Tony La Russa stepped down as Cardinals manager on October 31, calling it quits after 33 seasons, 2,728 wins, and three championships, but being retired won’t keep him from managing this year’s All-Star game.
Pennant-winning managers get the honor of managing the next season’s All-Star game and MLB announced that La Russa will manage the National League team in July.
And there should be plenty of Cardinals fans in attendance, as the game will be played at Kauffmann Stadium in Kansas City. And presumably they’ll make sure the bullpen phone is working.
In previous years when the pennant-winning skipper is unavailable to manage the All-Star game for whatever reason the league’s runner-up manager gets the nod, which would have been Ron Roenicke of the Brewers. However, there’s precedent for the La Russa situation, as Pirates manager Danny Murtaugh retired following a World Series win in 1971 and came back to manage the All-Star game in 1972.
Adrian Walker of the Boston Globe reports that the Boston Red Sox will air an anti-racism public service announcement at Fenway Park before their game on September 28. This is part of a large campaign backed by the Sox, the Boston Bruins, Boston Celtics, New England Patriots and New England Revolution “featuring athletes calling on fans to take a stand against racism and hate speech at sports venues.”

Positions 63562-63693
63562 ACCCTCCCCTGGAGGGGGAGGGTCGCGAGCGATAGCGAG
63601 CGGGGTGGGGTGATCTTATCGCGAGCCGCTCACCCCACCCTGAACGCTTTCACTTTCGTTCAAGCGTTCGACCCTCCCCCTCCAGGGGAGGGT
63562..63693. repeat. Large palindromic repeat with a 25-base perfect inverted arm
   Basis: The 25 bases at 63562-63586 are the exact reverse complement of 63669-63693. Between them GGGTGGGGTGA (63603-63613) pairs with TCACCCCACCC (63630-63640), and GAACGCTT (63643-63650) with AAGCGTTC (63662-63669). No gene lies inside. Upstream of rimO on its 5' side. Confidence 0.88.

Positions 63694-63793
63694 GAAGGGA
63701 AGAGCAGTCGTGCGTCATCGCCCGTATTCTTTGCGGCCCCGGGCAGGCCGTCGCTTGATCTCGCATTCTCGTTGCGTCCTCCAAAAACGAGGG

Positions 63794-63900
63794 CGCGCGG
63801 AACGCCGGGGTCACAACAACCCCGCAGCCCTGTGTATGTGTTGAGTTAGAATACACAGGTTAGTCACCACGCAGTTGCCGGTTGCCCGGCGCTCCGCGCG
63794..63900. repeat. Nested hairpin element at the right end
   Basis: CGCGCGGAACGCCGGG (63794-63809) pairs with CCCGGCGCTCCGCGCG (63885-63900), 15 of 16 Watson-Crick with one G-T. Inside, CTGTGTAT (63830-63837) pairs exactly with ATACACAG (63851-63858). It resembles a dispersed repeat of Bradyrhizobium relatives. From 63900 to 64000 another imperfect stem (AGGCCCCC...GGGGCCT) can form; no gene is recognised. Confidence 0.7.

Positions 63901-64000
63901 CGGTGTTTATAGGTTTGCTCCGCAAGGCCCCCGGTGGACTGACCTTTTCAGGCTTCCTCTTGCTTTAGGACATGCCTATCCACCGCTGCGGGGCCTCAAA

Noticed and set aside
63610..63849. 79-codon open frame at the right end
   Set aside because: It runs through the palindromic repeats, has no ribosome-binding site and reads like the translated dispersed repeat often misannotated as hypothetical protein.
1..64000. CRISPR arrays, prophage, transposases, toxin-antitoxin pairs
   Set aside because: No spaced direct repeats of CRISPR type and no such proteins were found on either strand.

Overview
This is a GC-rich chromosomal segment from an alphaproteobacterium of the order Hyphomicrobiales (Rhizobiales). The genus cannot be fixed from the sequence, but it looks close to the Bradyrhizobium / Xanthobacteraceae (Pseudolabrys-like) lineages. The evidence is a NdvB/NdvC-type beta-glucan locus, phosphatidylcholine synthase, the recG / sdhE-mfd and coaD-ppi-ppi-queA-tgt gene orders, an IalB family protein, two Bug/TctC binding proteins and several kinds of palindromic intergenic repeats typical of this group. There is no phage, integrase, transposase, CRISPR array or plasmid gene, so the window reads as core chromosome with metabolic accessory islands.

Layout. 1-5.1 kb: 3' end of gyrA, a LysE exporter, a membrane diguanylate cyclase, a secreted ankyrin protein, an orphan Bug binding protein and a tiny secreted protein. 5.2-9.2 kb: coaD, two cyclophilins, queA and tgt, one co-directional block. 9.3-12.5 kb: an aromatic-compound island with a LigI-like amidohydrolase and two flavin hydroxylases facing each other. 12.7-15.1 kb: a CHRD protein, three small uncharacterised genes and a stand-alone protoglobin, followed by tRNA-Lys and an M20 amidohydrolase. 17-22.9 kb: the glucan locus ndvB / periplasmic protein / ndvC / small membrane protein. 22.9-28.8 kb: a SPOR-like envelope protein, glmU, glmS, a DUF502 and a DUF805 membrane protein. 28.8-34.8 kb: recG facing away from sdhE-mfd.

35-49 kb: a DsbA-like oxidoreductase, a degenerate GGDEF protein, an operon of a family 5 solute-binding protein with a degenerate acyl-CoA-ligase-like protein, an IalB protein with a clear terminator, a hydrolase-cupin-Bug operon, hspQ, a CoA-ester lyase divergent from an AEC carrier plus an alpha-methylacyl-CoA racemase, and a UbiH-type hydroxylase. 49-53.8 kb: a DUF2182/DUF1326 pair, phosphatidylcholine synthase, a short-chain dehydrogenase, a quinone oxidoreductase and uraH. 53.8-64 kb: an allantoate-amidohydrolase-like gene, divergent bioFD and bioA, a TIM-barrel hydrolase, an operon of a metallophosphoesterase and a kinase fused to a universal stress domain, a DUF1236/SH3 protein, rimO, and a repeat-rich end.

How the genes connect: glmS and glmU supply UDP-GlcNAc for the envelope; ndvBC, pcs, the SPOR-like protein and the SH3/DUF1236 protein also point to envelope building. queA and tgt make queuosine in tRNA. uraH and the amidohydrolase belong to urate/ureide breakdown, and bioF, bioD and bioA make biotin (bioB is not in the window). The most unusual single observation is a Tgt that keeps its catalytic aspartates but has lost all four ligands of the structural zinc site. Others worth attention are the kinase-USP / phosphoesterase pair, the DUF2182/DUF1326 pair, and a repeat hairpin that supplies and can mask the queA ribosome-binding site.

This comes in the wake of a group of protesters hanging an anti-racism banner in Fenway Park last week which, in turn came a few months after Adam Jones, like many visiting players of color before him, claimed that racial epithets were hurled at him by fans in the Fenway bleachers.
Red Sox CEO Sam Kennedy tells the globe that the Jones incident is what inspired the PSA campaign:
“When the incidents in May occurred, one of the first things we recognized was sports teams are high-profile, and we have the opportunity to help lead a high-level discussion around this,” he said. “We wanted to take the lead in taking a stand against racism.”
Bryce Harper, out with a bone bruise in his knee, was able to take batting practice again yesterday. He also sprinted and played catch and stuff and reported no problems. As such, the Washington Nationals are optimistic he’ll be able to return next week.
This is certainly good news for Washington. By coming back next week Harper should be able to shake off some rust before the playoffs start.
Harper, who has been out since mid-August, is hitting .326/.419/.614 with 29 homers and 87 RBI in 106 games on the year.